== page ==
(c)The rights to life, survival and development (article 6)
70.Chapter II, Section 5(1) of the Constitution protects the inherent right to life of all persons.
71.At Section 5(2) an exception to this provision is given in executing the sentence of death imposed by a court in respect of a person convicted of a criminal offence.
72.At Section 32, the Constitution obliges the GOL to adopt measures to ensure that employment of children and young persons in work harmful to their morals, health, life or their normal development is punishable by law.
73.Under the CPWA, a death sentence may not be imposed upon a child or person who was 18-years-of-age or below at the time the offence was committed.
74.Section 11 of the CPWA, gives children the right to basic needs including, education, medical care, social or other services required for a child’s development.
75.At Section 20 (2) of the CPWA, parents or guardians are obligated to give good guidance, care, assistance and maintenance to children to ensure their survival and development.
76.At Section 22, the GOL has the duty to form policies and implement programmes that will ensure a child’s survival and development.
77.As noted above, the GOL has set itself responsibilities for ensuring the life, survival and development rights of its children.
Factors and difficulties
78.Due to poverty and destitution, the GOL fails to provide for the survival and development of all children hence high rates of early infant death, malnutrition, HIV and AIDS and orphan-hood persist.
(d)Respect for the views of the child (article 12)
79.Chapter II, Section 14 guarantees the right of freedom of expression to all persons in Lesotho, including children.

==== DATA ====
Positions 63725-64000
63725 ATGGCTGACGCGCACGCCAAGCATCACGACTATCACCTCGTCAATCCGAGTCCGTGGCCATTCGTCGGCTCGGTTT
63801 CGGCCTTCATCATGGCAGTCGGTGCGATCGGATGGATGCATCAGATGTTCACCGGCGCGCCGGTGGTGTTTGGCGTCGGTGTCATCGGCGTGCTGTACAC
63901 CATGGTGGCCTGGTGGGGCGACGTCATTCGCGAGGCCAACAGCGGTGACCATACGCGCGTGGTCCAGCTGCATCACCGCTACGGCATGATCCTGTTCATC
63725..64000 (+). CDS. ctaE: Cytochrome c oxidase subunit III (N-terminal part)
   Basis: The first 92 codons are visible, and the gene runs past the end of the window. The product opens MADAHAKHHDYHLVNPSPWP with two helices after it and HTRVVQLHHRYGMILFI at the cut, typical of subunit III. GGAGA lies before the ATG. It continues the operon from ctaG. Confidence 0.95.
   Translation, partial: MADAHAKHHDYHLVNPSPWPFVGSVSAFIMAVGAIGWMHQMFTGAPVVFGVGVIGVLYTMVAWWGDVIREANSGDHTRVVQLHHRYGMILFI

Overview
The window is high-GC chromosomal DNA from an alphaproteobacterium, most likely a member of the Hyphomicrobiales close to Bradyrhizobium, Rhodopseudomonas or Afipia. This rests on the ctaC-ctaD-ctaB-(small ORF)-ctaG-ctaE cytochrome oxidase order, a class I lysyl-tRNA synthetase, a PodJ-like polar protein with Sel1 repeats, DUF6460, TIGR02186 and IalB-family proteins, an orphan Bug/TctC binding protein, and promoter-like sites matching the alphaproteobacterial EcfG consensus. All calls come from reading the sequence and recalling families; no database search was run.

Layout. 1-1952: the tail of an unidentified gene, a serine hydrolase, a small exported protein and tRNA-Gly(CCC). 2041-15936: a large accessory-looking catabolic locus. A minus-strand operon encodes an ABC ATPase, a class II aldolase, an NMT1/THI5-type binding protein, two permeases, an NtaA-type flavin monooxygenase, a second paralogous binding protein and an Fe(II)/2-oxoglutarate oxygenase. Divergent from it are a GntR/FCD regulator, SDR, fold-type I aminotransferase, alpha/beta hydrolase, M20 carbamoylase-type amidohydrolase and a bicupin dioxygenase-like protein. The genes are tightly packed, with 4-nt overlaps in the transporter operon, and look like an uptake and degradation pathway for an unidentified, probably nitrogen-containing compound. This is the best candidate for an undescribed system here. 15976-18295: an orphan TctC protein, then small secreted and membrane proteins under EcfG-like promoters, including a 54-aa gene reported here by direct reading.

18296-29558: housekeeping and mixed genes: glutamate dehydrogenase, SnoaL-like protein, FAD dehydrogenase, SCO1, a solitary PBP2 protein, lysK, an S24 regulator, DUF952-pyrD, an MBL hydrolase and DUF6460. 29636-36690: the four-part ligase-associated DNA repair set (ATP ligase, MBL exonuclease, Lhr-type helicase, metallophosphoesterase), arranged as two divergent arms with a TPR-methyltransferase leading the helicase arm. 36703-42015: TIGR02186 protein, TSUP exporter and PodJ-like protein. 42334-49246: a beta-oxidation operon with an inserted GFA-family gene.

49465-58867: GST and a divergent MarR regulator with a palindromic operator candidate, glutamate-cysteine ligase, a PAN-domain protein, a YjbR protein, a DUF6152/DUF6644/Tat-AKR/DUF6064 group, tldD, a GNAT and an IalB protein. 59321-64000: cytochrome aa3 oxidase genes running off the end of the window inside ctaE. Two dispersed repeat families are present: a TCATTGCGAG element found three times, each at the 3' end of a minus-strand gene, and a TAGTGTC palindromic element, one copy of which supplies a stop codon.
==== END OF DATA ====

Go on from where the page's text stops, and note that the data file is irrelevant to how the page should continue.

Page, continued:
80.The right of children to be heard, and the obligation to respect that right, are explicitly guaranteed under Sections 13 and 22 of the CPWA.
81.Under Section 13 a child has the right to express his/ her opinions freely and to have those opinions taken into account in any matter.
82.Under Section 22, the GOL is obliged to develop policies and procedures that promote children’s rights to freedom of thought, conscience and religion, subject to appropriate parental guidance.
83.A number of CSOs and GOL implement efforts that promote and protect children’s right to be heard. Three girls and one boy were in the delegation that participated in the launch of the Girls and Boys Education Movement (GBEM) that addresses the plight of girl- children in Uganda in 2001. The movement was launched in Lesotho under the MOET. However, it ceased to exist around 2012/13.
84.The GOL facilitates participation of children and adolescents in national, regional and international forums. The country delegation that presented the Initial Report to the UN Committee included a child representative and so did the CSOs delegation that presented the Initial Report to the Committee of Experts on the Rights and Welfare of the Child (ACERWC) in 2014.
85.Children also participated in the development of the CPWA. They also took part in conducting the Lesotho child poverty study in 2010.
Factors and difficulties
86.Prevailing social attitudes cause children’s opinions to be rarely considered within the family and broader community.
87.Despite the CPWA requirement that a child’s opinion be sought, in practice children’s courts pay little regard to it.
IV.Civil rights and freedoms
(a)Birth registration (article 7)
88.The Constitution at Article 38 provides persons born in Lesotho automatic citizenship of Lesotho. Article 39 says a person born outside of Lesotho, who has one or both parents who are Basotho, will become a citizen of Lesotho. Article 41 provides for dual citizenship in some circumstances.
89.The Citizenship Act (1967) similarly provides for the same rights as those cited above though in more detail.
90.The Registration of Births and Deaths Act (1973) makes registration of births and deaths compulsory. This Act says registration will be considered late if it is made one year or more years after the birth.
91.At Section 8, the CPWA stipulates that the registration should happen within three months of a child’s birth whether born alive or still. It further sets requirements for registration of a child’s birth where the parent or guardian is unknown. The Act makes failure to register a child’s birth an offence.
92.Section 9 of the CPWA, an additional provision for the development of a comprehensive system for OVC registration.